“It’s show time!” Andy shoved him back to the center of the sofa.
“Shut up and listen!” Allison ordered.
The group gathered in his small living room sat glued to the thirty-six-inch flatscreen, barely able to breathe in anticipation. The television blinked, blinked again, and then the lofty strains of Copland’s “Appalachian Spring” filled the room.
“Spring is just around the corner. Now’s the time to make those plans to finally have the backyard paradise you’ve been dreaming about. Burke Landscaping can make all of your lawn and garden dreams come true.”
“Oh my God!” Ian squealed. “I love it. It’s me. It’s me. It’s—”
Andy silenced him with a slap on the head.
Ian, along with his posse, watched with silly grins as he pushed his cart toward that perfect shrub.
“Cute butt, hon.”
“Here’s my favorite part.” Andy struggled to suppress giggles. “Look at Ian’s face when he sets that frickin’ shrub down on the cart. The satisfaction, it kills me every time I see it.”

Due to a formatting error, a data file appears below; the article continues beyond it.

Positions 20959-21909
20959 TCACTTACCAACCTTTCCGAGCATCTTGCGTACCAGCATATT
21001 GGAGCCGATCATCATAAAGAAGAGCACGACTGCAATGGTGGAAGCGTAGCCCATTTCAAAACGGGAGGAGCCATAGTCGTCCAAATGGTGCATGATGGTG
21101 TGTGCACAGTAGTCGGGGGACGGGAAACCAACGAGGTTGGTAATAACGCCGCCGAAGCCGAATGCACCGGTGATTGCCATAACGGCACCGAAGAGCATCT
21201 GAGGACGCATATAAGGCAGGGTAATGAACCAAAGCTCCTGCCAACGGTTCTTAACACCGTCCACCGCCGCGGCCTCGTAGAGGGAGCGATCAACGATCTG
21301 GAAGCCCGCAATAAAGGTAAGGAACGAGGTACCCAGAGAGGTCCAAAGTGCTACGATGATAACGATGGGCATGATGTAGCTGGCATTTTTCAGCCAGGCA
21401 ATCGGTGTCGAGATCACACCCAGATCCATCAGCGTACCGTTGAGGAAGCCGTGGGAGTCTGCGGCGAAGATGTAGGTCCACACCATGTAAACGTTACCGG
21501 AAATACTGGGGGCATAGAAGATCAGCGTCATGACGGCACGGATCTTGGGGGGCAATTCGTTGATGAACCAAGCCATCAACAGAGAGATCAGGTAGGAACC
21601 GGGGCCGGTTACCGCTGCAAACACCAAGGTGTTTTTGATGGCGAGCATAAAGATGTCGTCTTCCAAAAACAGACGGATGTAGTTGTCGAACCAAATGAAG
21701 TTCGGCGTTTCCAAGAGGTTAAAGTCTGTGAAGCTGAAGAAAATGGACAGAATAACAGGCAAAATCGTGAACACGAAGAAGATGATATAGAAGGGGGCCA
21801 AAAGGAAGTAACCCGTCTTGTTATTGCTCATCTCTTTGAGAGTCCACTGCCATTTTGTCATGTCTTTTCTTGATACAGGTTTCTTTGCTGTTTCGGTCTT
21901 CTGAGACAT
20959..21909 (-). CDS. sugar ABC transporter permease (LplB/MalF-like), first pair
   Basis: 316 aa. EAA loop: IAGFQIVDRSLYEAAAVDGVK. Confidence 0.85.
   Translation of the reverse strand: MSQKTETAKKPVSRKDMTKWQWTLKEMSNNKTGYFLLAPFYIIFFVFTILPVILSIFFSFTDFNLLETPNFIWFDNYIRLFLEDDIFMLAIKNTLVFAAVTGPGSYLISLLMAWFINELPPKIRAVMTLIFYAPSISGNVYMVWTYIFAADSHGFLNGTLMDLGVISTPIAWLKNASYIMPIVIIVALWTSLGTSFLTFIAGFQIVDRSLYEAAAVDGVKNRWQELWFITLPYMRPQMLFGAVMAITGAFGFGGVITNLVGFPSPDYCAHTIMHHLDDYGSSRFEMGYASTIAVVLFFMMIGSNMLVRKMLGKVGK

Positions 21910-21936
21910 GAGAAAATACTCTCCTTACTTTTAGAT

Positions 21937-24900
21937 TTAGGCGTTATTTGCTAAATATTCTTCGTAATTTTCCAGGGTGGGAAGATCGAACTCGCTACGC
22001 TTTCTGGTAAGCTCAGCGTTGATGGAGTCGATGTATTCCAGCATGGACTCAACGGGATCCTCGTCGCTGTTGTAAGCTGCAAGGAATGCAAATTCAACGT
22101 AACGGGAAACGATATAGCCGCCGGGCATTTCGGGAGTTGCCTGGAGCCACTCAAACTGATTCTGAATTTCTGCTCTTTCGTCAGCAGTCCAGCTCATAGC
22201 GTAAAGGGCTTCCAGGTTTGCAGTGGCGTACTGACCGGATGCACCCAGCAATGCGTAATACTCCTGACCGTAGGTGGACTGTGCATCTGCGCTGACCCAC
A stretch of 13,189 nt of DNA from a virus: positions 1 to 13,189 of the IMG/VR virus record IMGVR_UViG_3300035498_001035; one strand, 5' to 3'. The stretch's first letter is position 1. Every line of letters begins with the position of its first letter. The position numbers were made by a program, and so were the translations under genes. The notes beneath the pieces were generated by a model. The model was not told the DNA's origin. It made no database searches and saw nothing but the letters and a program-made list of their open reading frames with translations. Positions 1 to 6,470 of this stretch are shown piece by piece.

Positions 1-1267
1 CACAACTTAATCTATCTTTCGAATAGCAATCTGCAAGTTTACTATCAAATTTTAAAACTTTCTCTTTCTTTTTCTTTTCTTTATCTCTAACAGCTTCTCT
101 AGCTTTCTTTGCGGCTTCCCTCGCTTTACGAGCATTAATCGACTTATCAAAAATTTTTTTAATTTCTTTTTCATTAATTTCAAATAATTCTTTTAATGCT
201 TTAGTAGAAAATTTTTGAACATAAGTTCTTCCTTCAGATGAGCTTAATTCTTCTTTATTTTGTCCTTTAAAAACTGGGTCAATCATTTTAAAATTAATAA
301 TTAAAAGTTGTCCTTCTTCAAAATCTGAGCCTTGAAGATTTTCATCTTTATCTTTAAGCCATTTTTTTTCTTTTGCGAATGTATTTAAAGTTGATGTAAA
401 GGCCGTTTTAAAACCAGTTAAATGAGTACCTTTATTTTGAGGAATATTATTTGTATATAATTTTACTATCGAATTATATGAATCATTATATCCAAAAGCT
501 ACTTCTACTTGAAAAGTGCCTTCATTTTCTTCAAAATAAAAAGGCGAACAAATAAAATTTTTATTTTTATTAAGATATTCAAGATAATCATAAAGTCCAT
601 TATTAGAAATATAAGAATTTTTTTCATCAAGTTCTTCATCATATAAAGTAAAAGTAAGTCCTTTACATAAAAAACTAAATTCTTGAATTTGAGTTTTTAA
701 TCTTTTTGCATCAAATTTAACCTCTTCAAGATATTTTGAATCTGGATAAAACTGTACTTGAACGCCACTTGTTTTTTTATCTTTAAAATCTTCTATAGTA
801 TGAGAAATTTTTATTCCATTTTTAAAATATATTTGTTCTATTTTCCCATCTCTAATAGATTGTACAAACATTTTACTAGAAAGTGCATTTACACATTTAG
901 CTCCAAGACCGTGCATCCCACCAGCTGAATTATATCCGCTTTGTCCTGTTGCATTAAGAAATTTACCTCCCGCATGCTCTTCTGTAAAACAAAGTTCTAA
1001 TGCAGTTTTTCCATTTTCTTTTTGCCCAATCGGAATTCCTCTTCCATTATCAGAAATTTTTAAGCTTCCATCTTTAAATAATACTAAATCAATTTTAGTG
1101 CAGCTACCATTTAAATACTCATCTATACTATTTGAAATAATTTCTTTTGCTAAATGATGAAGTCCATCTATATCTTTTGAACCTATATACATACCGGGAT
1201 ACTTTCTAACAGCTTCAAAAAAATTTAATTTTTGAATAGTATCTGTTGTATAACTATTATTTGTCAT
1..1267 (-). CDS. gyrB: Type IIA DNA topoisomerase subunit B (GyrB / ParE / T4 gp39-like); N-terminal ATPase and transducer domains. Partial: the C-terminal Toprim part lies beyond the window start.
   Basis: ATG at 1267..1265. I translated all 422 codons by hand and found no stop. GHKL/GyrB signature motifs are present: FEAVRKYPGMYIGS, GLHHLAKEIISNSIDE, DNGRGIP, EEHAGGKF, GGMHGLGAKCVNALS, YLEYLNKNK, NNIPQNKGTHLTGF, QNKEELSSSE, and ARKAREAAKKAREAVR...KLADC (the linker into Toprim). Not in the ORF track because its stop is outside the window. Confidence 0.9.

“You’re vile,” Ian said, unable to mask his delight at being ribbed for something that really was funny.
“Buddy, I’m sorry. It’s just so funny to see—”
“Shut up!” Spencer inched even closer to the screen.
“Here at Burke Landscaping, we treat each project, each yard as if it were our own. Burke Landscaping—Professionals who care.”
“Woohoo! That was awesome!” Spencer jumped to his feet and went right into his self-proclaimed happy dance, a strange mix of agitated body movements he did whenever he was feeling happy.
“Yeehaw!” Ian leaped to his feet, clapping wildly. “That was totally awesome! Wow! I can’t thank you guys enough for making this happen for me.”
High fives were exchanged all around.
“Allison, the voiceover text, it was perfect. Classy and professional.” He planted a kiss on her cheek.
“You’re welcome, honey.”
“Andy, and this is serious, that’s the first time I’ve heard your voice and didn’t think to myself, who’s the broad with the stuffy nose?”